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What is a production environment?

A discussion of environment requirements and how to make the right decisions for your production environment and organization.

David Thor Mar 21

A lot of work goes into designing and developing cloud applications and services – from the applications or services themselves to the infrastructure that supports them. Despite the rigor involved in the software development lifecycle (SDLC), the final step is always the same: production.

However, developers often conflate production-ready code with the production environment itself. A production environment is traditionally seen as where new software, features, or other updates are made available to users. This is where the end-user experiences the application.

In reality, there’s a lot that goes into the creation of production-ready code, and just as much goes into actually running it. In addition to the work crafting and testing the features, SREs, production engineers, and DevOps engineers are working tirelessly to build and rebuild the cloud infrastructure that will support the product and serve it to customers.

It’s the combination of the work of developers to write the application code and the work of SREs to serve it that creates the production environment – the true completion stage of the SDLC.

Teams almost never have enough SREs and DevOps engineers to go around, and this leaves them needing to take measures to balance the needs of the business with the resources they have available. They have to balance cloud spend and security risks while simultaneously enabling rapid feature deployment and satisfying the needs of customers, and at each stage of your business, the results of this trade-off are materially different.

In this post, I want to walk you through those trade-offs, and how to make the right decisions for your production environment and organization.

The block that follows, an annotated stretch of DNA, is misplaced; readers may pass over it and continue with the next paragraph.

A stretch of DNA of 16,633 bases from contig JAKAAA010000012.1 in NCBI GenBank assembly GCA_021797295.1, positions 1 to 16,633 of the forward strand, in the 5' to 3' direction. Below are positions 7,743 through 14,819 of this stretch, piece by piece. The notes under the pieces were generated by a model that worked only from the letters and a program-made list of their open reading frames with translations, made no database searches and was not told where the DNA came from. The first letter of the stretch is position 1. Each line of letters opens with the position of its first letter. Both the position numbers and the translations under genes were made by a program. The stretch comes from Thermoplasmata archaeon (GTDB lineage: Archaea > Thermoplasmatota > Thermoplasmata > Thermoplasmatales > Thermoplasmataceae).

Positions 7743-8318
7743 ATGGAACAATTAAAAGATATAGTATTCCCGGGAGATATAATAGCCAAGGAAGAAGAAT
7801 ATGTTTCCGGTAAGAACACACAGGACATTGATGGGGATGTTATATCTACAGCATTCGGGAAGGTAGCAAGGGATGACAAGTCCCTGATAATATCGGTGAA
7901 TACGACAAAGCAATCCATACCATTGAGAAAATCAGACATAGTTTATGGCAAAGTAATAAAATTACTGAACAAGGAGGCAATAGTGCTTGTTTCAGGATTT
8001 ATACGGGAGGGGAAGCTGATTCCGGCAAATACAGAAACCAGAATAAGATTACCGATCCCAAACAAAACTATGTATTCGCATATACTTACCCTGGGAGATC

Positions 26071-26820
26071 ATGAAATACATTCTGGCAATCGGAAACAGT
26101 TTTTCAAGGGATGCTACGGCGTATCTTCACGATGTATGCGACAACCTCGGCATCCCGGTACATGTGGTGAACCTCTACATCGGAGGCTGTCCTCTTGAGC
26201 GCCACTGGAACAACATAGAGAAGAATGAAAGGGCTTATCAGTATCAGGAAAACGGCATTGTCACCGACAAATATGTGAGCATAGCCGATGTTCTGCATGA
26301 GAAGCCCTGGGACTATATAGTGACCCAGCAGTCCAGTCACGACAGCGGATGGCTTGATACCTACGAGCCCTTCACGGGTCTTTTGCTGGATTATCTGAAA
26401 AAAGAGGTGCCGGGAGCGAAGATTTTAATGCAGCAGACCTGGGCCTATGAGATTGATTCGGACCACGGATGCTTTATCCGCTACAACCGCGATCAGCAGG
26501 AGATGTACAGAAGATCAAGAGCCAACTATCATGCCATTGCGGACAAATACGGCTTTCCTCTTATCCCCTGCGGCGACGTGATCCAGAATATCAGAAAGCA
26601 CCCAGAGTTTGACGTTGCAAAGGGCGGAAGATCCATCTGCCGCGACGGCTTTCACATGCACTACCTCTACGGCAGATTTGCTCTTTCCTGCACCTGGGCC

Production environments at different stages

Your production environment may be the main show, but not every show needs the same equipment or has the same audience size. Open mic night at the local pub only needs a microphone and happy hour pricing so that your friends will show up whereas a Broadway production needs a large auditorium, administrative staff to handle security and ticketing, costumes, choreography, and much more!

Both are live, production-grade performances, but you wouldn’t book a Broadway theater for your first show – not only would it be WAY too expensive, but it would be enormously time-consuming to plan and coordinate with all the different parties involved, you likely wouldn’t get back value commensurate to the expenditure of resources.

These trade-offs are identical to those made by startups when launching their product compared to enterprise companies. Enterprises have dozens of products and sometimes millions of customers, and startups are still looking for product-market-fit and their first few customers. With any luck, your startup will eventually be an enterprise business, but for now, it’s not worth your time to book the Richard Rodgers Theatre.

Production environments for startups

Production environment for startups

To be clear, there’s always the option to simply run your code on a single VM instance you get from your favorite cloud provider (e.g. an AWS EC2 instance or a DigitalOcean droplet). That will almost always be your easiest option as an indie dev. However, if you have ANY ambition of your project being used by an increasing number of users, there are a few things you should consider for even your earliest production environments to save you some pains you’ll face almost immediately:

Growth-stage production environments

Growth-stage production environments

If your early efforts at building your product and acquiring customers were successful, you’ve likely found yourself with a much larger team and some new problems to solve!

Now, you have too many developers to safely give out production environment credentials to everyone. You might also have burst usage of your product that demands more clever scaling. And if nothing else, your developers likely need to explore more complex architectural patterns. Here are a few things that are important to growth-stage companies for their production environments:

Enterprise production environments

Enterprise production environments

Finally, you’ve hit the big time and have a thriving company with happy customers all over the world!

Your business has never been bigger, but big business means big problems. Regulation demands you deploy to multiple vendors, maintain strict controls and logs, and your users all over the world have lofty expectations for application performance.

Build an environment that will scale

Building and maintaining the infrastructure for a production-grade cloud environment isn’t easy. Most companies constantly re-evaluate their choices of tools and providers to ensure they’re balancing costs with security and ease of use.

At the enterprise level, entire software teams are devoted to helping developers create, deploy, and manage new applications in the cloud – often referred to as “platform engineering”. These teams act as supportive engineers to enable product and engineering teams to rapidly create, deploy, and secure cloud applications.

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